and real IT investment can be large; in fact, real IT
investment can be rising while nominal IT investment is
when discussing how strongly IT investment is growing,
it is important to delineate clearly between nominal
and real investment. Although the business community, especially
those firms that produce and sell IT goods, tends to
on nominal investment, that is, how much money is actually
being spent, the relevant consideration for real GDP
growth is real investment in IT.
Figure 2 shows that growth in
real IT investment was especially strong between 1995
and 2000, averaging 24% per year and
adding an annual average of over 0.8 percentage point
to the growth in real GDP. Real IT investment contracted
in 2001, falling nearly 11%. Since then, real IT investment
has picked back up—for instance, in 2004 real IT investment
grew 15.6 percent, contributing 1/2 percentage point
to GDP growth—but it has not returned to the phenomenally
high growth rates of the late 1990s.
Will IT prices continue to fall?
Prices for IT goods reflect
both improvements in the quality of those goods and
the combined effects of the supply of
and the demand for them. The price declines for IT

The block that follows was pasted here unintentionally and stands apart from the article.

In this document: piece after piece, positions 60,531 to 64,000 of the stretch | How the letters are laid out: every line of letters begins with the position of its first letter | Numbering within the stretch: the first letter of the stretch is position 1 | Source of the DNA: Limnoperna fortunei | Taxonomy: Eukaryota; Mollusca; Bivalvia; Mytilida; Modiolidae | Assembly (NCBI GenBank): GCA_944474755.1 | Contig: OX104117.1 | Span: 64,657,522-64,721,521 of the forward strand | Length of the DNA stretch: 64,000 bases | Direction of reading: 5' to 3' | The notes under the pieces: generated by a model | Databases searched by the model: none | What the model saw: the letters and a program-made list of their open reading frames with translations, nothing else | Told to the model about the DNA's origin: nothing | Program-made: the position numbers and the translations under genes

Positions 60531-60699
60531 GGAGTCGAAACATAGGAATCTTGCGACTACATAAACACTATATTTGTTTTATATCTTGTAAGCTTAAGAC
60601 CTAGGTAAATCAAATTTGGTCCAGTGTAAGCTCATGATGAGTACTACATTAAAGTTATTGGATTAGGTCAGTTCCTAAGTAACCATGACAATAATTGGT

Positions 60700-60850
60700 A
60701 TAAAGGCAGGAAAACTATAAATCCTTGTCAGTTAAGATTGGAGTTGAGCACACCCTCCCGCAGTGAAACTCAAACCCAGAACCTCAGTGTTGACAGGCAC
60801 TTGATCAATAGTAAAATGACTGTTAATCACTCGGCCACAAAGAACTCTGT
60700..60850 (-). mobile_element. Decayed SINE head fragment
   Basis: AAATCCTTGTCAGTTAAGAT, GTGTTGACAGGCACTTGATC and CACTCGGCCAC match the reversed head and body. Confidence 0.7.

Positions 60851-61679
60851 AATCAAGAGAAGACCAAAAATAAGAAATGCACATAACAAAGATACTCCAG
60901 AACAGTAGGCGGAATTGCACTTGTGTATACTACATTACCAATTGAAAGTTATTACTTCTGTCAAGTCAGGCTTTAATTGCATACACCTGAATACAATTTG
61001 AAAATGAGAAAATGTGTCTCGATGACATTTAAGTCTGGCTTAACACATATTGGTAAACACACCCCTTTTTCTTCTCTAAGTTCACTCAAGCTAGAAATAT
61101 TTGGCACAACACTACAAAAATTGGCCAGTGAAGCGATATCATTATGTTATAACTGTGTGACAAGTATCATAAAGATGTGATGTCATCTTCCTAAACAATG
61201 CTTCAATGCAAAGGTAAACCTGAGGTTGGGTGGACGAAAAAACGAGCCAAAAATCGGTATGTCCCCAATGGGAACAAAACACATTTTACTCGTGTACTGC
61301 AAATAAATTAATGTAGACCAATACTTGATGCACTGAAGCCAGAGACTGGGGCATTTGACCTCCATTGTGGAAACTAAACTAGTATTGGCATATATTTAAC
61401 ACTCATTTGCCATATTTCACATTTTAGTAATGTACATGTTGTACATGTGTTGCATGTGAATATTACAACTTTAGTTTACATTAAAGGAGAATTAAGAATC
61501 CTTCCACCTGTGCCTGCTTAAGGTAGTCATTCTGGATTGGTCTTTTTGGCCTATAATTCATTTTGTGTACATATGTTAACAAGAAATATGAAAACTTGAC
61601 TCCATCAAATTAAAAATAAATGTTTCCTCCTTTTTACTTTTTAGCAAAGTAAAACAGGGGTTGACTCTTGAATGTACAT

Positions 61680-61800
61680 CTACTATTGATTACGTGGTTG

goods witnessed over the decades have been largely driven
sharp increases in supply, which reflect, in part,
the tremendous leaps in IT technology. Looking ahead
what happens to prices of IT goods will depend on the
pace of technological innovation. Although forecasting
innovation is difficult and fraught with peril, there
is evidence on spending for research and development
that suggests some promise for a reasonably rapid pace
of technological progress in that field going forward.
2002 (the most recent official data from the National
Science Foundation), R&D in the computer and software
industries totaled over $46 billion, making up almost one-fourth
of all private sector R&D, which is near the same level
as in the late 1990s and into 2000. This large sum of R&D
spending is likely to produce innovations that will result
in falling IT prices and an increase in the amount of IT